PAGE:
The kids were all in great spirits when we arrived. My eldest niece is really smart and articulate and she’s outgrowing a period of shyness – it used to take her a while to warm up when we visited. Her little sister is a total ham – a little less wild than she used be – but with a lot of charm and feistiness. And the baby (who, I am afraid, may wind up being called, “the Baby” until he’s 40) is clearly in his terrible twos – fussy and difficult to please – but when he’s well-behaved he’s an angel.

We had a quick lunch, then trooped off to the beach where we joined my brother-in-law’s family.

Can I just say, here, that I have a hard time when I set out to write about family. It’s easy with my own family – they know me, and realize that sarcasm and snark is just my way. Also, they know they’re crazy and damaged and easy marks. And Neil expects that my treatment of him is fair payback for his endlessly reminding me of my terrible crimes which include an inability to wash a fork the second it leaves my mouth and wanting to take him on vacation.

But with in-laws, it’s harder. It’s not your family and you’re only privy to the crazy by association; it’s someone else’s to own. Thus, if those posts come off as a bit subdued, understand that I’m not holding back, I’m trying to be respectful – since I never apologize for jokes. (OK, I did once, which is where I learned this lesson.)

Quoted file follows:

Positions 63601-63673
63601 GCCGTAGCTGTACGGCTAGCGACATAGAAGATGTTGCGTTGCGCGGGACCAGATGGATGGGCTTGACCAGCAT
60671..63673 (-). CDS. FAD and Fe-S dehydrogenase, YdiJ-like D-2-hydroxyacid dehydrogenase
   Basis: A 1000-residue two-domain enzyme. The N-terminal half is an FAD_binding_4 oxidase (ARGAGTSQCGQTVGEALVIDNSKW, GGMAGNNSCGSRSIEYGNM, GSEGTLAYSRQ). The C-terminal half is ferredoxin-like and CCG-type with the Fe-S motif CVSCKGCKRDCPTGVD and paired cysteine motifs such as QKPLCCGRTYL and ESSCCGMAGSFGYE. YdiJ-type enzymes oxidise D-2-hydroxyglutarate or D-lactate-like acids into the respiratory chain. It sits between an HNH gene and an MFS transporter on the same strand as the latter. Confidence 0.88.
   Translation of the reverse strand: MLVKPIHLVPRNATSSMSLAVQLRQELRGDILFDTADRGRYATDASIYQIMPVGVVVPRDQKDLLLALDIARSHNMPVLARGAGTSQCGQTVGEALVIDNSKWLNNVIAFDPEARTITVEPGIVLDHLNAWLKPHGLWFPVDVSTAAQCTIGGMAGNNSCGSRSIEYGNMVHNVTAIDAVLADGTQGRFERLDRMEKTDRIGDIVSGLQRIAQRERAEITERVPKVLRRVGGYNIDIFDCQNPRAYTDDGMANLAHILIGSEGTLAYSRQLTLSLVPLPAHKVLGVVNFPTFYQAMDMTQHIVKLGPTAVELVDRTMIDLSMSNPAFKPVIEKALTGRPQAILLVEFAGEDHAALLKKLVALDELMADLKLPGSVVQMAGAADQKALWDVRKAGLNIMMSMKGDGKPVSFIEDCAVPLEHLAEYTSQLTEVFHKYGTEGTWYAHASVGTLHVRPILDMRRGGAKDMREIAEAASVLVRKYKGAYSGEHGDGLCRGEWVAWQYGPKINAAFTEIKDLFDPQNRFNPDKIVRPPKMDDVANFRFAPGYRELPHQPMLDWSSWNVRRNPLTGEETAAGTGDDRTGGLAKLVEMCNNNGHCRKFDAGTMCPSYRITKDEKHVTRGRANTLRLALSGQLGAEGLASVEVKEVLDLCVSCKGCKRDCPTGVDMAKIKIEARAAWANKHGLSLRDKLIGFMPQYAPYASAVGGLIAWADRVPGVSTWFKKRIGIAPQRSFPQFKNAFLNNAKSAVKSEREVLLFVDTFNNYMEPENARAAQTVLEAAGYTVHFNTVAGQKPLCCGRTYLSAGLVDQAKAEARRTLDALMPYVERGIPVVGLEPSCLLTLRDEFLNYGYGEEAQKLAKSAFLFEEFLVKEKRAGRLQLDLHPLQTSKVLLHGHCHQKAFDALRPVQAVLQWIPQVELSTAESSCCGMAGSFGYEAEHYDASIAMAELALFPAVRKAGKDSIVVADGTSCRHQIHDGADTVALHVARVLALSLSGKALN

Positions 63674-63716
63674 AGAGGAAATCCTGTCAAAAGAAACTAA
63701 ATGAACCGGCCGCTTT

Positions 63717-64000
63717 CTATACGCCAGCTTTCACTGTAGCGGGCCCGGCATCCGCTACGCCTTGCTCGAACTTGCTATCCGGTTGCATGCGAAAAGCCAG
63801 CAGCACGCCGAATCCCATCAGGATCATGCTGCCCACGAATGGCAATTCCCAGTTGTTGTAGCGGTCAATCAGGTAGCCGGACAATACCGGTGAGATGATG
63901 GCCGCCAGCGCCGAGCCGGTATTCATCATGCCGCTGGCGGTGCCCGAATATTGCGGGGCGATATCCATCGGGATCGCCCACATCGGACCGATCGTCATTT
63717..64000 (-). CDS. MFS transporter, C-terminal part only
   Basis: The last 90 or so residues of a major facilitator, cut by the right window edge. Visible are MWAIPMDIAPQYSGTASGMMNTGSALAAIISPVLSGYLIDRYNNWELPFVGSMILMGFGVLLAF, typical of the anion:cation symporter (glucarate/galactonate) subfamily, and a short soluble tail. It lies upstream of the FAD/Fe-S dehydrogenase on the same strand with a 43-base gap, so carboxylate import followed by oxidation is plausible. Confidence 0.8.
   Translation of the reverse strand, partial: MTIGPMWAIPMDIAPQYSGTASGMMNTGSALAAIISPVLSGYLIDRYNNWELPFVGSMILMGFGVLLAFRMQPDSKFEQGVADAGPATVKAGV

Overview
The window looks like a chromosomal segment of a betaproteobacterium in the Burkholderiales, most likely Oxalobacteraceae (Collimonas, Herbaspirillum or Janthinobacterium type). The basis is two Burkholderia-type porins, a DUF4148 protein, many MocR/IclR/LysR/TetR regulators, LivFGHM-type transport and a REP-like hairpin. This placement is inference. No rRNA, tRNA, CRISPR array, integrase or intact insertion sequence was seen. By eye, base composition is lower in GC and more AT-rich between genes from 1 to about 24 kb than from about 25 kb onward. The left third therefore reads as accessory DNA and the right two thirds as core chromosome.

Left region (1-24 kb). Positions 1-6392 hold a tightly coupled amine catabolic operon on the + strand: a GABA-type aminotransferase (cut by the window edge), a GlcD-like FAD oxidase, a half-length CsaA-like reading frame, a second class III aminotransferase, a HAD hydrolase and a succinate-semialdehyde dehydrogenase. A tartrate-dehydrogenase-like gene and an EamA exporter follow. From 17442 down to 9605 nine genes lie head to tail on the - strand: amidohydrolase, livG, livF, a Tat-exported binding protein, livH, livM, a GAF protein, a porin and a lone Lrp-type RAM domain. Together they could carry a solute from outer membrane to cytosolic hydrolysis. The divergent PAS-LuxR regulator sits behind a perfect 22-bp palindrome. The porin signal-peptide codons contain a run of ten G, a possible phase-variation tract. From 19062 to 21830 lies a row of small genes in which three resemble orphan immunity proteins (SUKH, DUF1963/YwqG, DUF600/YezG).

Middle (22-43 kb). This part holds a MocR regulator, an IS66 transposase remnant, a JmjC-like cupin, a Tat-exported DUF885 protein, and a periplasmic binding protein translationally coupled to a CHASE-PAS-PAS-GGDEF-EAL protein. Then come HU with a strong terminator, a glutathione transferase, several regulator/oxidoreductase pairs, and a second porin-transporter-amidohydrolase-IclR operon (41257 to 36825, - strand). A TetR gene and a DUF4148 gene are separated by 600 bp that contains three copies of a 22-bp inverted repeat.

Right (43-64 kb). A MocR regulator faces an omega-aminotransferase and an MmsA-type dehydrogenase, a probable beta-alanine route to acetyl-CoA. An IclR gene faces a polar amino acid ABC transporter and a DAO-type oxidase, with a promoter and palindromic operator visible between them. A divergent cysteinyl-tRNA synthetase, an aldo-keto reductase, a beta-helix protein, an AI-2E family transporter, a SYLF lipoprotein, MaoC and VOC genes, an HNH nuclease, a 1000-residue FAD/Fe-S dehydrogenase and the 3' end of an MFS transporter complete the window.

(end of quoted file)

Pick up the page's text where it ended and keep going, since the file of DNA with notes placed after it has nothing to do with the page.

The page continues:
Suffice it to say that every family has its own crazy..

Well, almost suffice it to say…I can skip over my sister’s mother-in-law without commenting that if you’ve ever lost anything in your life it’s probably somewhere in her living room, because she’s also the most generous hostess you’ll ever meet. You could show up on her lawn with 27 friends, and she’d invite you all in and feed you. And I can skip his sister who got divorced from the gay guy because that’s my mom’s story, too – and when a woman gets married thinking it’s forever, only to find out that her husband’s a cocksucker – it does some pretty fucked up things to you.